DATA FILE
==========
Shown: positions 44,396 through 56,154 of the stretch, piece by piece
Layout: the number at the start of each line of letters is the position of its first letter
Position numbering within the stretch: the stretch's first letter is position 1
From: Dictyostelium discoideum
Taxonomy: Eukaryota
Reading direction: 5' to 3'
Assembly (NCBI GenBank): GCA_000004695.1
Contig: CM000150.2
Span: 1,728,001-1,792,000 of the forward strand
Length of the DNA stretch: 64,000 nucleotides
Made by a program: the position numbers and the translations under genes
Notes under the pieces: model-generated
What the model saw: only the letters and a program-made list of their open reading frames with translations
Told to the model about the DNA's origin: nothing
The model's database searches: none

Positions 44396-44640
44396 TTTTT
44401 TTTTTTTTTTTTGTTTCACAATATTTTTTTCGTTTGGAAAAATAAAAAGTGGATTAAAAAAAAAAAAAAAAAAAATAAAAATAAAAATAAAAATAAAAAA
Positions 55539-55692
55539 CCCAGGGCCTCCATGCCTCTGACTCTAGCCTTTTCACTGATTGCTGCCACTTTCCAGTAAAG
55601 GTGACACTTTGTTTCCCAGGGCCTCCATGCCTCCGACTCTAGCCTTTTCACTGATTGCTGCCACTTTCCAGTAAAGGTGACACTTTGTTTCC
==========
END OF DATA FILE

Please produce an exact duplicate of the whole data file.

Shown: positions 44,396 through 56,154 of the stretch, piece by piece
Layout: the number at the start of each line of letters is the position of its first letter
Position numbering within the stretch: the stretch's first letter is position 1
From: Dictyostelium discoideum
Taxonomy: Eukaryota
Reading direction: 5' to 3'
Assembly (NCBI GenBank): GCA_000004695.1
Contig: CM000150.2
Span: 1,728,001-1,792,000 of the forward strand
Length of the DNA stretch: 64,000 nucleotides
Made by a program: the position numbers and the translations under genes
Notes under the pieces: model-generated
What the model saw: only the letters and a program-made list of their open reading frames with translations
Told to the model about the DNA's origin: nothing
The model's database searches: none

Positions 44396-44640
44396 TTTTT
44401 TTTTTTTTTTTTGTTTCACAATATTTTTTTCGTTTGGAAAAATAAAAAGTGGATTAAAAAAAAAAAAAAAAAAAATAAAAATAAAAATAAAAATAAAAAA
Positions 55539-55692
55539 CCCAGGGCCTCCATGCCTCTGACTCTAGCCTTTTCACTGATTGCTGCCACTTTCCAGTAAAG
55601 GTGACACTTTGTTTCCCAGGGCCTCCATGCCTCCGACTCTAGCCTTTTCACTGATTGCTGCCACTTTCCAGTAAAGGTGACACTTTGTTTCC